1.4 million students sit university entrance exam online
The new online exam is a revolutionary departure from the paper-pencil test and dual-based test of before. Of course, the innovation was introduced with some glitches as well as advantages, but Nigerians have by and large accepted the computer-based exam.
A few years ago Dibu Ojerinde, registrar and chief executive of JAMB and a professor of tests and management, submitted to the board a technical paper proposing e-examinations for candidates seeking admission to all tertiary institutions.
The idea was for e-tests to take place in selected, dedicated ICT centres around the country which would have to have efficient internet connectivity, dedicated generators to ensure uninterrupted power supply, and certified ICT technicians or engineers to run them.
JAMB spent two years educating prospective candidates in secondary schools on how to participate in the online tests – for a start, all candidates had to learn how to use a computer.
Ojerinde described the new online entrance tests as a reflection of JAMB’s “desire to transform our educational system starting with the conduct of public examinations".
“This system was thought out as the only way, for now, that can address the challenges of examination malpractices such as impersonation and other ills associated with public examinations,” he said, adding that the new system also obliged schools to implement information technology – a step in the direction of global best practice.
This year’s common entrance examination took place in about 400 ICT centres across Nigeria. According to reliable sources, the government is building about 774 centres to handle future examinations.
Beforehand, each candidate was registered on the JAMB website. Students integrated all their details through a PIN number purchased in banks, which gave them JAMB’s customised compact disc containing all the information needed before writing the entrance tests.
The agency gave all registered candidates a biometric card with salient information, and biometric verification machines were used to read the cards and ensure there was no impersonation. At each ICT centre, the exam timetable was divided into three to accommodate all candidates, who had a maximum of three hours to complete the tests.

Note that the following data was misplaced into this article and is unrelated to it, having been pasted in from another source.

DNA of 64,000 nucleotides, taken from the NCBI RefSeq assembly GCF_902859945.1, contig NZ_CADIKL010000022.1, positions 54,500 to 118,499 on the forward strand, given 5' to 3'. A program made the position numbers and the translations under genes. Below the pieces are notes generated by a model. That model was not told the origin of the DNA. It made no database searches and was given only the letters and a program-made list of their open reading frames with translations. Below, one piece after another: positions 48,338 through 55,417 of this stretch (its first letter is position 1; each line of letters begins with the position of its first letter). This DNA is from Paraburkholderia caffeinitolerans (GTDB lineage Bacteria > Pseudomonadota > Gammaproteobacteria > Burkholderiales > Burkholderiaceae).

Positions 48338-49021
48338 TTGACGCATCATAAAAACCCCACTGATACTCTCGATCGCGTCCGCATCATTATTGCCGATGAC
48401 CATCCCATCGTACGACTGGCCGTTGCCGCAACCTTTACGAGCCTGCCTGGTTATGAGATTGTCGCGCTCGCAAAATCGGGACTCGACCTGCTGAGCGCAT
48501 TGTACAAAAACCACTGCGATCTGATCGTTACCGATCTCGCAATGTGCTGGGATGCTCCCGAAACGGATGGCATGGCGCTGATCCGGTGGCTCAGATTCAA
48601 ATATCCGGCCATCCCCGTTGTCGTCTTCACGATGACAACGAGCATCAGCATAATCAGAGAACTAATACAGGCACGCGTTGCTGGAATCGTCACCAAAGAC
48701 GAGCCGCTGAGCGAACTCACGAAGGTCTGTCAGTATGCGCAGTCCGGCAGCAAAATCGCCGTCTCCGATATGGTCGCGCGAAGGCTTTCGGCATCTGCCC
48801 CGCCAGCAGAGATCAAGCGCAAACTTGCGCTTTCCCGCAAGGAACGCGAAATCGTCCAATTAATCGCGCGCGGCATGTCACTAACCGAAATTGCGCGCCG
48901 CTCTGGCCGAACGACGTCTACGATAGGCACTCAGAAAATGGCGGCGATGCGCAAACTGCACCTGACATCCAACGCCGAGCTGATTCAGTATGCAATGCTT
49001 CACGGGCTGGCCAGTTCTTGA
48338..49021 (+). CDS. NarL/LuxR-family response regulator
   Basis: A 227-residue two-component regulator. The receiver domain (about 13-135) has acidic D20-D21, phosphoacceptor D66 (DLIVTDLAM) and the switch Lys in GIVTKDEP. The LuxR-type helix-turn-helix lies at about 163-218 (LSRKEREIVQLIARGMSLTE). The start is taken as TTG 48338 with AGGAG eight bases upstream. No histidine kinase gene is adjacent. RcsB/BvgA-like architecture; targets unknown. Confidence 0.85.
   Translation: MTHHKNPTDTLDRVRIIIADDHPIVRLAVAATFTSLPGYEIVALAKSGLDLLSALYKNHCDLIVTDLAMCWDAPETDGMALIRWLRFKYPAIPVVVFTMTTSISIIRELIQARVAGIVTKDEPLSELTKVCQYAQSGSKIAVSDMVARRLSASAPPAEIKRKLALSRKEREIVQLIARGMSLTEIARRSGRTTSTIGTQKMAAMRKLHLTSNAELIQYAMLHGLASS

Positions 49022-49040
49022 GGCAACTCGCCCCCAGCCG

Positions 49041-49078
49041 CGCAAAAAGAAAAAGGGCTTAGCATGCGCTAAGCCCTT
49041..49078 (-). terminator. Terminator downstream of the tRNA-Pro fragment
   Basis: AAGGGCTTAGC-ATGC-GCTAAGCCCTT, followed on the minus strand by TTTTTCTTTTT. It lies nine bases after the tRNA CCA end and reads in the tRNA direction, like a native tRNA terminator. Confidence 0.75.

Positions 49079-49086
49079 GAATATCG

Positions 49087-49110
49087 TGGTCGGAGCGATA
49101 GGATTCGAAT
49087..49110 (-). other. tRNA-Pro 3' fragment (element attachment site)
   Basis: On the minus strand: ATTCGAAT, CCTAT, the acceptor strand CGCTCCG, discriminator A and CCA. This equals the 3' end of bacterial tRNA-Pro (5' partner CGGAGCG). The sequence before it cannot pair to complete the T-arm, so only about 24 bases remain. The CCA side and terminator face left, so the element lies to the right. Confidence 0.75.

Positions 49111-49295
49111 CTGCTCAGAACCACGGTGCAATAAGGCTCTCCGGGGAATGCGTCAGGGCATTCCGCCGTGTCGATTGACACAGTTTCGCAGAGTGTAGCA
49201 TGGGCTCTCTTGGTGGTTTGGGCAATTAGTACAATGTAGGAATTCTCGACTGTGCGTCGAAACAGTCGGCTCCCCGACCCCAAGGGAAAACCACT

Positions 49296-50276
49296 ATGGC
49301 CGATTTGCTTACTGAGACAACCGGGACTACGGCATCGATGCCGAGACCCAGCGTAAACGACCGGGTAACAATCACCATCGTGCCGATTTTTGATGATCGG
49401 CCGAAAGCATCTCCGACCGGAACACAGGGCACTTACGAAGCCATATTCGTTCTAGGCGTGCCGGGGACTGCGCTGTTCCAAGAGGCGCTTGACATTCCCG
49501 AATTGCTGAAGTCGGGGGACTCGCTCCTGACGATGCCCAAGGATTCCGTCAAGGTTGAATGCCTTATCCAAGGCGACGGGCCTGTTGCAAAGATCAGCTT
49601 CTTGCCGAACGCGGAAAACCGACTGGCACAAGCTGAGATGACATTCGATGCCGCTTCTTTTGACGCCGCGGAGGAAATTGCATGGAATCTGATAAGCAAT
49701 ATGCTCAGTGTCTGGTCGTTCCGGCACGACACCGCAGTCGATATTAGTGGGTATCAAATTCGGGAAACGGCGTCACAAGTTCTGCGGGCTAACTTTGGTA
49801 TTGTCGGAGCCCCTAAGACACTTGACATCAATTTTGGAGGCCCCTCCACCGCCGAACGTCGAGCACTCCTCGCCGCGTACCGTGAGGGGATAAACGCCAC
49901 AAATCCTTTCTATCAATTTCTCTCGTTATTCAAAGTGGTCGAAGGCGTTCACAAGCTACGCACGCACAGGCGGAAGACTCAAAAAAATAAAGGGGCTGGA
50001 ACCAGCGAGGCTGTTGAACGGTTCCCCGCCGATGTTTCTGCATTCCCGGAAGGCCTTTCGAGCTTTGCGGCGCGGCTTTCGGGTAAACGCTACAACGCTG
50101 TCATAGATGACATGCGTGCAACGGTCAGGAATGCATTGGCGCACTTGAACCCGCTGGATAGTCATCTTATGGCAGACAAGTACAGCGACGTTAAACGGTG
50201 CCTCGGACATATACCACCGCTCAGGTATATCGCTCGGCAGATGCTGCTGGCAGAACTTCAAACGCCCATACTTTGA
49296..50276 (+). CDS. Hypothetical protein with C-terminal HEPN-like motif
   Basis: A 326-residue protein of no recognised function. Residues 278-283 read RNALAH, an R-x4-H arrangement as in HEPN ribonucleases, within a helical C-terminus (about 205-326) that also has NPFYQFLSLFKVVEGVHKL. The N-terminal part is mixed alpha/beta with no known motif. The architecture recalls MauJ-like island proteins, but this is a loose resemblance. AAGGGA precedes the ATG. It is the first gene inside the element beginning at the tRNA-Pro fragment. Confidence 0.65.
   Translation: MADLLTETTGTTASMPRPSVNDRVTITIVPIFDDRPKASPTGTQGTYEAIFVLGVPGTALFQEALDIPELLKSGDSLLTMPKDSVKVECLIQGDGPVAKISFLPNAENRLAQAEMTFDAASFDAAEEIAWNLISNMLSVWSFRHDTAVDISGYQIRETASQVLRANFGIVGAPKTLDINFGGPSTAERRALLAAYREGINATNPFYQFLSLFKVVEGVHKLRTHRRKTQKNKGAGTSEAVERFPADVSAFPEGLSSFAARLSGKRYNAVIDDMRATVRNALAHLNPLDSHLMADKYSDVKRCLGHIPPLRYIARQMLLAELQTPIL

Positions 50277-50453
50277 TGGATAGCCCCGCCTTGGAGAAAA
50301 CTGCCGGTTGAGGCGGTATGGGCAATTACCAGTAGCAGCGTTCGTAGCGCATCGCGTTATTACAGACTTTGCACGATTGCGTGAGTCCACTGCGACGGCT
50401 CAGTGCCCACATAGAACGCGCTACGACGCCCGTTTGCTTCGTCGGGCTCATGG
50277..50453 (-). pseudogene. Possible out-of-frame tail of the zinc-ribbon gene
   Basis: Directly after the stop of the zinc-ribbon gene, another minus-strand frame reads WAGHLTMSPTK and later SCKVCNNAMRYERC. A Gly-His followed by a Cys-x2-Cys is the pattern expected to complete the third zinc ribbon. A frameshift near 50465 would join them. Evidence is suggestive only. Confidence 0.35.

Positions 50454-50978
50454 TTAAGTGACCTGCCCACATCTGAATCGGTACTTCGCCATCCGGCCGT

The computer-based tests have immense advantages, such as no more spending on tons of paper and transporting exam papers across the country, as well as to centres elsewhere in Africa and the Middle East.
The test questions were sent to the ICT centres via JAMB’s servers. Within 12 hours all candidates had sat the e-examination and within 24 hours most results had been sent to the e-mail addresses of candidates.
There were genuine complaints by some candidates.
According to the influential The Guardian newspaper, in a few centres the exams did not start on time as a result of temporary failure of servers. Some data capturing machines failed to recognise the biometric cards, although this thorny problem was quickly resolved by JAMB having recourse to an official comprehensive database.
Some candidates were not accredited because their data went astray. Also, people who registered in ICT centres not accredited by JAMB could not access the exam website because it could not recognise their PIN Codes.
“The implication is that there is no way these affected candidates can sit for the examination. Their data is not in the organisation’s server,” said Bola Elushade, a JAMB zonal director.
“The difference between the original and the fake e-slip is that if you have the original the serial number must appear on the slip; if this is not the case the slip is fake.”
Physically impaired candidates were catered for. Sophisticated Briallenote Apex – refreshable Braille display gadgets – were provided for 150 candidates. “This is the first of its kind in the world,” declared Ibrahim Shekarau, the Federal Minister of Education.
In his assessment of the first computer-based tests, Ojerinde was confident and emphatic: “As we all know, the start of everything is always the most difficult.”
After conducting online tests for more than 1.4 million candidates for the first time, and having them applauded as successful by most stakeholders, “subsequent years will definitely be an easier task. We have trained our staff, which means we have the technical know-how to sustain it,” he added.
In the midst of this success story, there looms in the background a fundamental difficulty that must be tackled by all layers of the Nigerian government, which needs to fund and deliver a massive literacy campaign for about 62 million Nigerians who cannot read and write.
“If the State does not undertake this imperative project, we shall be dealing sooner or later with what Charles Dickens called A Tale of Two Cities. Nigeria has the resources to cater for those who cannot read and write. Among them are potential scientists and writers,” said Dr Wale Suenu of the department of history at Lagos State University.